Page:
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Bladder & Bowel


What is constipation?

Constipation refers to bowel movements that are infrequent, hard to pass, small in quantity or hard and dry in consistency. There are different forms of constipation: chronic constipation, acute constipation and traveller’s constipation.

Different forms of constipation

Chronic constipation

Due to reduced bowel peristalsis and a decreased level of physical activity, people with spinal cord injury are particularly likely to be affected by chronic constipation.

Traveller’s constipation

Traveller’s constipation is a form of constipation that appears suddenly and is caused by a change of diet and unfamiliar surroundings while travelling. In most cases, it is only temporary and occurs at the beginning of a journey.

It can be caused by:

  • Unfamiliar food and spices
  • Dehydration caused by high temperatures and dry air
  • Changing time zones during overseas trips
  • Unusual daily routines
  • Unfamiliar sanitary situations (toilets not equipped for wheelchair users, no shower wheelchair available, etc.)

Most of the causes mentioned above also apply to hospital stays. Unfamiliar food, unusual daily routines (e. g. confinement to bed) as well as the unfamiliar situation when using the toilet (time constraints, other people in the room, etc.) may cause constipation. The symptoms usually disappear once back home.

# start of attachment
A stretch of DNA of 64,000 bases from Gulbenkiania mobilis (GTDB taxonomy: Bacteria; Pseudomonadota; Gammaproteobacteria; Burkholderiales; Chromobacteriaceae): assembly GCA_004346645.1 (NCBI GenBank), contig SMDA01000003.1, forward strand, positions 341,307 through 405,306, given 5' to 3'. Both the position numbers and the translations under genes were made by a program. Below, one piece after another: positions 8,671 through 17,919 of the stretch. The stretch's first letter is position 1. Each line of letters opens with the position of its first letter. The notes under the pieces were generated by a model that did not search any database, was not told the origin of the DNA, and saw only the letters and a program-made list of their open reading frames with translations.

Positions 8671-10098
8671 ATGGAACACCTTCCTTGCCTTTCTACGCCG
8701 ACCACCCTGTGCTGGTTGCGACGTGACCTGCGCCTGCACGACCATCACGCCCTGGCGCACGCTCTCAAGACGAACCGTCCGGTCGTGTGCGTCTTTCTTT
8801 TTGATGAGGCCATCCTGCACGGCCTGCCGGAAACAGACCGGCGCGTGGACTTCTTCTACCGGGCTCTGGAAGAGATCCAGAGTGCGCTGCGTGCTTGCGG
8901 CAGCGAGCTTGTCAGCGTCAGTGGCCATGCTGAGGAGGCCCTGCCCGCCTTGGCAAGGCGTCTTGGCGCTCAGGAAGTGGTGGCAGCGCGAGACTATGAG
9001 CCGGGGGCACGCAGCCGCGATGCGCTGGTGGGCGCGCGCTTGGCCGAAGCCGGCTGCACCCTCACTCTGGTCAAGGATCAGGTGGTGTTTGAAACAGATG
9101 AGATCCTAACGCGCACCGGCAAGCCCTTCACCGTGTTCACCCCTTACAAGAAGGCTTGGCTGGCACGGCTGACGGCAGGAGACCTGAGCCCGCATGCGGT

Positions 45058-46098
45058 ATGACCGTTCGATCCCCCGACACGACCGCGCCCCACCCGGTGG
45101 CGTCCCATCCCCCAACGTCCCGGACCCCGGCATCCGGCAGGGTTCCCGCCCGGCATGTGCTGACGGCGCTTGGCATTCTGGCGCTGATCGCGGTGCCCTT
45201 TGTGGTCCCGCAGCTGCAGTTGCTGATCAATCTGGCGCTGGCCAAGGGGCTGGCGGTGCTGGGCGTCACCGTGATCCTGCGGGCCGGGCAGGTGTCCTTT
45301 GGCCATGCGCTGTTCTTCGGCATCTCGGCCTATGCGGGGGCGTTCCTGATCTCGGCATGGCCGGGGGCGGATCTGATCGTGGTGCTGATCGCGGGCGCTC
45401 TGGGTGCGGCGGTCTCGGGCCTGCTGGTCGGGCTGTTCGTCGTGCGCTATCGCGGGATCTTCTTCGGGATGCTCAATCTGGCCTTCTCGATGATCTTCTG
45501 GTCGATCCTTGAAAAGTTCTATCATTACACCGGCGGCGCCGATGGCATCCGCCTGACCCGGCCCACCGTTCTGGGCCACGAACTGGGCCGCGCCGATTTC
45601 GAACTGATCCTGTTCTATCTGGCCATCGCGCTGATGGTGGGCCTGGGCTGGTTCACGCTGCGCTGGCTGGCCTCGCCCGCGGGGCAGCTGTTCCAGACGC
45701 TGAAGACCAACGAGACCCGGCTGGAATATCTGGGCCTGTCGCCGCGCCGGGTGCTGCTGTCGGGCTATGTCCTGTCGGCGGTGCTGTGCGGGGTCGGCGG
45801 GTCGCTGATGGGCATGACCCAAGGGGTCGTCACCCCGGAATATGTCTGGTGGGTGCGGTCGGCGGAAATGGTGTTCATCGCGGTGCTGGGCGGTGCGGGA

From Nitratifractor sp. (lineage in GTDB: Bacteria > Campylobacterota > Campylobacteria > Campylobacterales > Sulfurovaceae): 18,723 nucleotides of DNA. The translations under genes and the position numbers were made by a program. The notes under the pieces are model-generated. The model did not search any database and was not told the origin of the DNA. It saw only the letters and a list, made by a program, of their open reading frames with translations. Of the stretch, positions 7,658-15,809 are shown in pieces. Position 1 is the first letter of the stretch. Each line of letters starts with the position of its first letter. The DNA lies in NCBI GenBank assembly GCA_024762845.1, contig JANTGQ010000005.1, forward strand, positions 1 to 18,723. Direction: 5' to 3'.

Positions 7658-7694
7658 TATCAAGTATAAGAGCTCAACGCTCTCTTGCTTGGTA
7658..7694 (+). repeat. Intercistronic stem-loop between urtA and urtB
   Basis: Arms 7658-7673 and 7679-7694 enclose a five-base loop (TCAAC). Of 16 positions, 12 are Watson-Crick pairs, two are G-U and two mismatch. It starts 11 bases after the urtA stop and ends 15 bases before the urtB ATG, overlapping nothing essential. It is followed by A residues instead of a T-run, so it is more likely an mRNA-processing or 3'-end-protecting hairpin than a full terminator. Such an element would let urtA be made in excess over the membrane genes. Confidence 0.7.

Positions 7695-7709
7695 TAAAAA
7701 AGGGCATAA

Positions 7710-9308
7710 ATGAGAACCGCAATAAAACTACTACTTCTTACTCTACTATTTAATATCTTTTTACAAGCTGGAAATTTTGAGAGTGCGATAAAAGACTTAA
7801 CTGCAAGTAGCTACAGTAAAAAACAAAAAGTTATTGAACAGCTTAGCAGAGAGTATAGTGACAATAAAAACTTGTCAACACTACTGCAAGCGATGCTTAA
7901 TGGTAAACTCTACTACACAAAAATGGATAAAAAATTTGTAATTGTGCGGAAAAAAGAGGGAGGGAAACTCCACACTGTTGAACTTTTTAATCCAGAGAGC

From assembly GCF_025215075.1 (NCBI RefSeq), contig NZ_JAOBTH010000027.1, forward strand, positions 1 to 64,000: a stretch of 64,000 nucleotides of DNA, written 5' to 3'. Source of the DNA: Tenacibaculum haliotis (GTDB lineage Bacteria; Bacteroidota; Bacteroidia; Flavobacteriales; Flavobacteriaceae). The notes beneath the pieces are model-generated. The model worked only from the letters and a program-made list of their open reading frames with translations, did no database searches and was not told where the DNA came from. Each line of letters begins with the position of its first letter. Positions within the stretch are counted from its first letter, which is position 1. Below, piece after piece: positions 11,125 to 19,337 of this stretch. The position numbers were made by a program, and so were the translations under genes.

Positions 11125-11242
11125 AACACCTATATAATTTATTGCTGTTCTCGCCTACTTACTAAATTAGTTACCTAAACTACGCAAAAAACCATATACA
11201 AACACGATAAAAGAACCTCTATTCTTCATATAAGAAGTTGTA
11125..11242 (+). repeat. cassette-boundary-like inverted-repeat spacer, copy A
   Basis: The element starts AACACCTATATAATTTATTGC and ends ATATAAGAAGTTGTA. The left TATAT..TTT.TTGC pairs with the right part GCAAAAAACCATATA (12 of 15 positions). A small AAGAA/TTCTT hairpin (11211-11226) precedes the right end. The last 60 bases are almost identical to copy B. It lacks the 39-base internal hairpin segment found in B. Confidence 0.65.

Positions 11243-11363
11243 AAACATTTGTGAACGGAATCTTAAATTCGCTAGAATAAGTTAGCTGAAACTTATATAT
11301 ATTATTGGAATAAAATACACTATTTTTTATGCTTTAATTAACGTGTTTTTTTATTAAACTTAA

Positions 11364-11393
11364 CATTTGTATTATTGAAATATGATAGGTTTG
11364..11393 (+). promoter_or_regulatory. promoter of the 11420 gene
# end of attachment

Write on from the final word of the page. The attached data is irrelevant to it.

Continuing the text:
Acute constipation

Acute constipation is relatively rare. In contrast to chronic constipation, acute constipation appears suddenly and must be medically investigated immediately. If typical constipation symptoms are accompanied by problems such as a swollen abdomen or severe abdominal pain, then this may be indicative of an intestinal obstruction that requires immediate medical attention.

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How can you tell if you are constipated?

  • In 25 % of all bowel movements, the stool is hard
  • Usually less than three defecations per week
  • Defecation takes longer than usual
  • Longer defecation intervals/less frequent manual discharge
  • Incomplete stool evacuation
  • No discharge of stool even if trying
  • Severe flatulence (might cause respiratory problems)

How to prevent constipation?

Consistent individual bowel management reduces the risk of constipation:

  • Regular, sufficient defecation, each day at the same time if possible
  • Balanced diet high in fibre
  • Adequate fluid intake, in hot weather that much more (rule of thumb: at least 1.5 litres of urine have to be excreted through the bladder each day)
  • Physical activity

How to treat constipation?

Defecation can be accelerated by adjusting your oral stool medication. Additional defecation might be necessary. If this is ineffective, a Microclist or Freka-Clyss stimulation might be necessary. If this is also ineffective, please consult a physician.

Constipation can cause severe complications. It is therefore absolutely indispensable to ensure consistent bowel management and react in the case of changes.

Do I have to see a doctor every time I suffer from constipation?

No, you only need to see a doctor if the constipation lasts for several days without improvement. Before taking any kind of new medication, you should consult your physician.

Is it possible to suffer from constipation and diarrhoea at the same time?

Yes – this is called paradoxical diarrhoea. Constipation needs to be treated first.

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